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Internet of Things (IoT) means a network of physical objects as “things” that are installed with sensors, software, and other technologies to connect and exchange data with other devices and systems over the internet. IoT devices range from ordinary household objects to complex industrial tools.
IoT devices offer various benefits for healthcare. For instance, clinicians can monitor patients, and patients can self-monitor themselves. The variety of wearable IoT devices provides various benefits and challenges for healthcare providers and their patients.
Remote Patient Monitoring: IoT Solutions For Healthcare
IoT devices can automatically collect health metrics like heart rate, blood pressure, and temperature from patients who are not physically present in a healthcare facility, thus eliminating the need for patients to travel for a medical checkup. Algorithms may be used to analyze the data to recommend treatments or generate alerts to healthcare professionals.
Implantable Glucose Monitoring
Patients suffering from diabetes can have IoT devices with sensors embedded in them, just below their skin. Patients can also tell when they are most likely to be at risk for low glucose levels in the future and present: the sensors in the devices will send information to a patient’s mobile phone when their glucose levels get too low and record historical data for them too.
Activity Trackers During Cancer Treatment
The right cancer treatment mostly relies on a patient’s lifestyle and fitness levels. Activity trackers track a patient’s movements, fatigue, appetite, etc. The data collected from the IoT tracker before and after the treatment starts will tell the healthcare professionals what adjustments need to be made to the proposed treatment plan.
Patients can wear IoT devices that monitor their heart rates and determine whether they have high blood pressure. Healthcare providers will have access to reporting patients’ heart monitor data whenever needed. Arrhythmia The wearable devices can even alert healthcare professionals when patients are experiencing arrhythmias, palpitations, strokes, or full-blown heart attacks. Thus ambulances can be sent off timely, making the difference between life and death.
Hand Hygiene Monitoring
To ensure minimization of the risk of spreading contagion, hand hygiene monitoring is necessary. IoT devices remind people to sanitize their hands when they enter hospital rooms. The devices can even give instructions on how best to sanitize to reduce the specific risks for a particular patient.
Depression And Mood Monitoring
Information about depression symptoms and patients’ overall mood has been difficult to collect continuously. “Mood-aware” IoT devices can address these challenges by collecting and analyzing data such as heart rate and blood pressure to conclude information about a patient’s mental state.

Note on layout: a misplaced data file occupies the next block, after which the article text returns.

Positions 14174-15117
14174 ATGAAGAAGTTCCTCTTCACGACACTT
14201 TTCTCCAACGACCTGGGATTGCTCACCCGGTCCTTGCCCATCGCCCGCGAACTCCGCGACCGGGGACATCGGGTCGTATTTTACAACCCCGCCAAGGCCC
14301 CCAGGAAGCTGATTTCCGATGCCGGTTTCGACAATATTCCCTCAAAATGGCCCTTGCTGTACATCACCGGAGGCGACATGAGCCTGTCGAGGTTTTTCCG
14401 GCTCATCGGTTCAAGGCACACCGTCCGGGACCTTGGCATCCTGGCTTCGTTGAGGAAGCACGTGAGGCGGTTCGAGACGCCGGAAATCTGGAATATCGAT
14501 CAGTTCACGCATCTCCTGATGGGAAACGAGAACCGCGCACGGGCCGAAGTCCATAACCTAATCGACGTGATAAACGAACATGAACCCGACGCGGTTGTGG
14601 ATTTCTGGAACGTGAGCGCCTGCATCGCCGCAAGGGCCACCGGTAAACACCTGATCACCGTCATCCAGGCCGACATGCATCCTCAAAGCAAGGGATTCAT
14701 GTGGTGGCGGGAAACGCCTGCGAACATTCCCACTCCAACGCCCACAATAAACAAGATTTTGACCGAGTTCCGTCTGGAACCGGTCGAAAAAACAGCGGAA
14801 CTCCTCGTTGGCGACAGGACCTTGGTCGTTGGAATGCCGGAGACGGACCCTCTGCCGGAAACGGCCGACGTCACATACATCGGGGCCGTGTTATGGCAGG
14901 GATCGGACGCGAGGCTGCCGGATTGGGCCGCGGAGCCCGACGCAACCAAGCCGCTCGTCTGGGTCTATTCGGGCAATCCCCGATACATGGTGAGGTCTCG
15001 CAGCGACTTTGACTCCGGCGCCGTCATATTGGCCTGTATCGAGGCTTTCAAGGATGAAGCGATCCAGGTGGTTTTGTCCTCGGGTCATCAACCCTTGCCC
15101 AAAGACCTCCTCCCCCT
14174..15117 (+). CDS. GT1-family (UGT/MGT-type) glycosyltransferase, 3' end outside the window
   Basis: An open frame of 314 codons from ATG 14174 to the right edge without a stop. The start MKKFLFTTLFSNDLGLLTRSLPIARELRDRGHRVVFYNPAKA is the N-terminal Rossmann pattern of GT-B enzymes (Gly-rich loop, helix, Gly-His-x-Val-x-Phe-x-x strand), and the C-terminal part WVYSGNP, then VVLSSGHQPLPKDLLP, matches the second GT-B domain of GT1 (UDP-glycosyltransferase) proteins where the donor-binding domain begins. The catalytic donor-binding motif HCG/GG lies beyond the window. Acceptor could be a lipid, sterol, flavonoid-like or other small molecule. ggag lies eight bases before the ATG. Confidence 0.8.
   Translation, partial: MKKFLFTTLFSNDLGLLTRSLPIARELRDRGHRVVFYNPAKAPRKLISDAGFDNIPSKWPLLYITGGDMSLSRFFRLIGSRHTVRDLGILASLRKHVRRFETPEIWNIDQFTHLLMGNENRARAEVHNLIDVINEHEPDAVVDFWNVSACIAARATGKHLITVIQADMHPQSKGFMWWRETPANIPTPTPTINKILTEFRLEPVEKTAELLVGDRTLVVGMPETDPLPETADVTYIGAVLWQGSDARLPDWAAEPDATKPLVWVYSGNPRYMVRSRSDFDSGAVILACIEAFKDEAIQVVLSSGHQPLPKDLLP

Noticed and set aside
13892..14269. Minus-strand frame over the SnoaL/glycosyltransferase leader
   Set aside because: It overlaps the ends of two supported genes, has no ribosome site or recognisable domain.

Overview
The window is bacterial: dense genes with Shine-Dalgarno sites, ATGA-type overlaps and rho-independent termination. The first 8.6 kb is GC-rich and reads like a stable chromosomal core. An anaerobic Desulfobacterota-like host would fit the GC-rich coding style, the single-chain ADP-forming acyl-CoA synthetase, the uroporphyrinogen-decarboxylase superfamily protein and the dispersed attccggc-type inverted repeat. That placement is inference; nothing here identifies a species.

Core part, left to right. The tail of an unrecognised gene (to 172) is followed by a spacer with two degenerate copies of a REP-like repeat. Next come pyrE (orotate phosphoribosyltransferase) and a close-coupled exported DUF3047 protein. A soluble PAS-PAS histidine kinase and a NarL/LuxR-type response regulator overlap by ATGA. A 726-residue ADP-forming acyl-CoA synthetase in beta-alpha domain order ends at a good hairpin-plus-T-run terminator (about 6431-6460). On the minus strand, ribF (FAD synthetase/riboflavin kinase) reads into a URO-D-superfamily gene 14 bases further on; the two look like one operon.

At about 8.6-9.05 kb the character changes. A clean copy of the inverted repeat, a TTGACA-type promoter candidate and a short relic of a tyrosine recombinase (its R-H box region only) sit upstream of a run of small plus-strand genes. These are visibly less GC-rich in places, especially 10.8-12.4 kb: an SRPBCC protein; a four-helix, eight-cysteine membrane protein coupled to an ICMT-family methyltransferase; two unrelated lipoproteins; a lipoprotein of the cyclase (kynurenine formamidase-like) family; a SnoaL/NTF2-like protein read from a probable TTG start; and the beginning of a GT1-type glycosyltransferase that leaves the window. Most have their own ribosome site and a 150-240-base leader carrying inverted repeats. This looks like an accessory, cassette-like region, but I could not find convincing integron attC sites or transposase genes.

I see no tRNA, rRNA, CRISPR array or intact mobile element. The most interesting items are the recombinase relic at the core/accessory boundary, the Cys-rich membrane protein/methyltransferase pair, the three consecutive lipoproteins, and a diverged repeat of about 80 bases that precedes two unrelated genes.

Parkinson’s Disease Monitoring
IoT sensors continuously collect data about Parkinson’s symptoms to assess how the severity of their symptoms fluctuates through the day, meanwhile giving patients the freedom to go about their lives in their own homes instead of having to spend extended periods in a hospital for observation.
Ingestible sensors look like pills that can be swallowed. Once these IoT sensors are ingested, they relay information to a patient’s mobile app. These sensors ensure that patients are taking the right medications at the right time and in the right dosages. Some ingestible sensors are also being used to more accurately diagnose irritable bowel syndrome and colon cancer patients.
IoT inhalers can tell patients what they’re doing or experiencing that is causing asthma attacks by transmitting information to their smartphones or tablets. That information can also be shared with their physicians. The connected inhalers also remind patients when to take their medications and record their frequency of asthma attacks.
Smart Contact Lenses
IoT contact lenses provide an opportunity for collecting healthcare data in a passive, non-intrusive way. They could also, incidentally, include micro-cameras that allow wearers effectively to take pictures with their eyes.
Surgeons can now perform complex procedures by deploying small internet-connected robots inside the human body. Robotic surgeries performed by IoT devices can reduce the size of incisions required to perform surgery, thus leading to a less invasive process and faster patient healing. They can interpret complex conditions inside bodies to make the right decisions about how to proceed during surgery.
Medical Alert Systems
Individuals can wear an IoT device designed to alert family members or friends in an emergency. For instance, if an individual wears a medical alert bracelet and falls out of bed in the middle of the night, it will notify the designated people that help is needed.
IoT Devices can now be implanted in a patient to assign medication in steady doses throughout the day. Patients will be notified when they need to refill their medications. Doctors can also be informed of missed doses during routine visits.